Fear of rules change led Mercedes to run dominant 2014 engine in “idle mode” · RaceFans


Mercedes’ former technical director has revealed the lengths the team went to disguise the scale of their superiority at the beginning of the V6 hybrid turbo engine era.

Paddy Lowe, who was Mercedes’ executive technical director when the current power units were introduced in 2014, explained why they did not use its maximum power mode for the majority of that season.

Lowe said the team realised how far ahead of the competition it was towards the end of pre-season testing in 2014. Its engine chief Andy Cowell was initially concerned about the performance and reliability of their new PU105B V6 hybrid turbo.

“I’ve seen Andy’s descriptions of it, much of which we didn’t really know at the time because they were busy with the work, not telling everyone what their problems were,” Lowe told the official F1 website. “It was a very, very tough period and they had absolutely no confidence.

“But I think as we got to the first test, certainly into the second test, it became more clear that some others were in desperate disarray, mentioning no names, and that we were in reasonably good shape.

“Then we came with another upgrade in the Bahrain test, which was literally a bolt-on extra that was suddenly another seven or eight tenths in horsepower. That was an enormous day. And we knew at that point that we were in some quite special territory.”

Despite the huge gain, Mercedes only Renault-powered beat rivals Red Bull to pole position for the first race of the year by three tenths of a second in a rain-hit session in Australia. Lowe said senior figures in the team, including Mercedes’ motorsport head Toto Wolff, had grown concerned that if they the full extent of their dominance was known, F1 might introduce rules changes to slow them down.

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“It was exciting but you had other stresses,” he said. “So imagine the scene: You’ve got Toto and the board of Daimler who are worried about the negative politics of looking too good.”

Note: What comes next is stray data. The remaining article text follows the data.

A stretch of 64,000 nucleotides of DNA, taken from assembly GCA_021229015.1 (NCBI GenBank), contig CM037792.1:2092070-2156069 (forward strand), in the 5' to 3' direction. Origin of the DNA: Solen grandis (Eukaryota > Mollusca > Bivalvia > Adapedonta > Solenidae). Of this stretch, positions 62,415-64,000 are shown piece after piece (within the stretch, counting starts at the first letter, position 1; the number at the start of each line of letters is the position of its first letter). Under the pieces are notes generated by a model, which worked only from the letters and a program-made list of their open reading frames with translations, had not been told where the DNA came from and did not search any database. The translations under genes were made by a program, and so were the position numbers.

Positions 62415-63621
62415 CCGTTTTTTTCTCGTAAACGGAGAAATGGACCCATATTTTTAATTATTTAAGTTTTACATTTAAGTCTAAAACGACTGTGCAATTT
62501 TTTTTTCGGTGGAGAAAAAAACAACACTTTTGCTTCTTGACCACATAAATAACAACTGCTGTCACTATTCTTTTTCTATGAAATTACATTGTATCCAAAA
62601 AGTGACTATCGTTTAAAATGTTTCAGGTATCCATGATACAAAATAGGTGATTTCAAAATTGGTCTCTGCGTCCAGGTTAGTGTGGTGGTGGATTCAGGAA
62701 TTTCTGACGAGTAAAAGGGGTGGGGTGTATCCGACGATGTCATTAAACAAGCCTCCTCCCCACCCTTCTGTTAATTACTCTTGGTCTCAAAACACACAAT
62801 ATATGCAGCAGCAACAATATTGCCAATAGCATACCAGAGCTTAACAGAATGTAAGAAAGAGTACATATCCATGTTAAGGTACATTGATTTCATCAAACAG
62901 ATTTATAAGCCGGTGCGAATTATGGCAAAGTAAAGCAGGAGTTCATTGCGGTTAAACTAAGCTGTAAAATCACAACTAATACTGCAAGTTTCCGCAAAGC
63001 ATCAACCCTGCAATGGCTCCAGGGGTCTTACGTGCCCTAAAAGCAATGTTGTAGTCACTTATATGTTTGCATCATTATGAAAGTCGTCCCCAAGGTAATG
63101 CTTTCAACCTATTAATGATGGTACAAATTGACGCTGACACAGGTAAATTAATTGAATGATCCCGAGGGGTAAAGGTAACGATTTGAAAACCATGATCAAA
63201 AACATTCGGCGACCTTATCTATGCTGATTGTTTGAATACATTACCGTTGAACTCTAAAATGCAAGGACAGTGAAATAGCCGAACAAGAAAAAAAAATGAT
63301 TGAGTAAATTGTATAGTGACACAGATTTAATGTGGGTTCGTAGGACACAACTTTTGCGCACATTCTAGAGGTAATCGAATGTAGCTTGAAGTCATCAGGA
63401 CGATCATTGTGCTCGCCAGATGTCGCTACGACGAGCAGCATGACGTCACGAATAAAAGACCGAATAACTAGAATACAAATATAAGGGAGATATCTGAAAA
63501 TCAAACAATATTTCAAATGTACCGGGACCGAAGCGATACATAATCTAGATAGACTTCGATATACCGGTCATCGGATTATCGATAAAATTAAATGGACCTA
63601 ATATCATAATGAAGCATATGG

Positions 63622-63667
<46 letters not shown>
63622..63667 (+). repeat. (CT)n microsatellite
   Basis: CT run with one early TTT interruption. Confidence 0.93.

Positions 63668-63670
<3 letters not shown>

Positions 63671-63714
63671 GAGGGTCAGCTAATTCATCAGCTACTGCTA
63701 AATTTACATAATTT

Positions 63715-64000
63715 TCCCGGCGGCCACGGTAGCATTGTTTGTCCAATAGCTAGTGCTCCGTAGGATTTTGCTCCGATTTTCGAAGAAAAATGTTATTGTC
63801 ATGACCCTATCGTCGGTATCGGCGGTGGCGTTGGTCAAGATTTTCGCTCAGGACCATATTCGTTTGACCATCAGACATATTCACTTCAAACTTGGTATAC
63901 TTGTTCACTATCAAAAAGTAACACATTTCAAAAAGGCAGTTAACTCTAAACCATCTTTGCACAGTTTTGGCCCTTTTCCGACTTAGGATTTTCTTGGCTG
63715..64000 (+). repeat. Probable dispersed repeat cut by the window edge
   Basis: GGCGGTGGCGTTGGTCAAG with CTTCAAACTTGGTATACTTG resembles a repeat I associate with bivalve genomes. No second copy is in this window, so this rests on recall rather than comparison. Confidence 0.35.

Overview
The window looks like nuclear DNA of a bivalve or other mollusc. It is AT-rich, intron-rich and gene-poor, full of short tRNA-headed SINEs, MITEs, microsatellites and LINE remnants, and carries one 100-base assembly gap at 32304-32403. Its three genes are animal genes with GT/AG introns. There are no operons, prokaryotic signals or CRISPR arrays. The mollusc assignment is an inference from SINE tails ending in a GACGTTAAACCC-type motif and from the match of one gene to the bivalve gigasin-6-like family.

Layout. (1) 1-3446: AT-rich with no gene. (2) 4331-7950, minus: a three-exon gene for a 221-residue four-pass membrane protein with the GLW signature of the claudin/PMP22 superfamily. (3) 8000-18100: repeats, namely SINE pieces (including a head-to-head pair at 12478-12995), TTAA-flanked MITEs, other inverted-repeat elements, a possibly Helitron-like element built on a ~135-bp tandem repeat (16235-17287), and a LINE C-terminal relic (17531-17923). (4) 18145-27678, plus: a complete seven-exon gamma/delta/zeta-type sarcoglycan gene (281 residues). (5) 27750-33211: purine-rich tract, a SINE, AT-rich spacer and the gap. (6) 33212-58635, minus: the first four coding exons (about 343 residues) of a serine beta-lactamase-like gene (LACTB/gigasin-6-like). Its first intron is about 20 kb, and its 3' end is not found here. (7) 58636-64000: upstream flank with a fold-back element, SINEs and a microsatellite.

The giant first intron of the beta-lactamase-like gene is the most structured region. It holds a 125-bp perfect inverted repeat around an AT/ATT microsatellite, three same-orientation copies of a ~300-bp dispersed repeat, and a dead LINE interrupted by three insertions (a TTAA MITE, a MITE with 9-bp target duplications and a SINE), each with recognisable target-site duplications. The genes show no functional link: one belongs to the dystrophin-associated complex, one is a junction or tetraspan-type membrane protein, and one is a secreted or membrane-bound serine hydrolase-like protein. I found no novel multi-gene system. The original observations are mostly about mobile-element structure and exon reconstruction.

Before the season began F1’s chief executive Bernie Ecclestone had vehemently criticised the new power unit regulations.

“You’ve got Bernie running around ‘saying this is all a nightmare, these engines are terrible’,” Lowe recalled. “Well, the thinking was if Mercedes had looked ridiculously good, then something would be done about it.”

Mercedes therefore decided to disguise their advantage in qualifying by reducing the power on both Lewis Hamilton and Nico Rosberg’s cars. Lowe said they did so not only in Q1 and Q2, where they could expect to easily out-pace their slowest rivals, but also in Q3, which typically set their final starting positions.

This led to “a lot of tension” on the pit wall, said Lowe. “In qualifying, we would never turn the engine up for Q1 and Q2. It was run in a sort of idle mode.”

The team would then consider whether they needed full power to take pole position, which Wolff often argued against, Lowe recalled.

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“The debate would then be how much to turn the engine up for Q3. I’d be getting it in the ear from Toto: ‘That’s too much, that’s too much’. And I’m thinking, ‘but if we don’t get pole, we’ll look like a right bunch of mugs’.

“So what number to pick that would do the job and knowing you didn’t want to err on the wrong way? So that was a big part of the discussion on Saturday afternoon. Nice chat to have.”

“Actually that went on quite a long time,” he added. “Through most of 2014, that engine was never on full power for qualifying.”

Mercedes took pole position at all bar one of the 19 races held that year. They only missed out in Austria, where the Mercedes-powered Williams drivers swept the front row after Hamilton and Rosberg made mistakes in Q3.

Lowe said the W05’s power unit was only one part of the reason for its dominance. “It was a good car as well,” he said.

“It wasn’t just the engine, we had terrific aerodynamics as well, better than anyone actually, which we used to track because we would engine-correct all of our data. And that car was better than any car, quite apart from the engine.

Mercedes took another 18 pole positions from 19 races in 2015. It took until the 13th race of that season, in Singapore, for Sebastian Vettel to give Ferrari the first pole position for a V6 hybrid turbo powered by anything other than a Mercedes. In 2016 Mercedes took 20 pole positions from 21 races.

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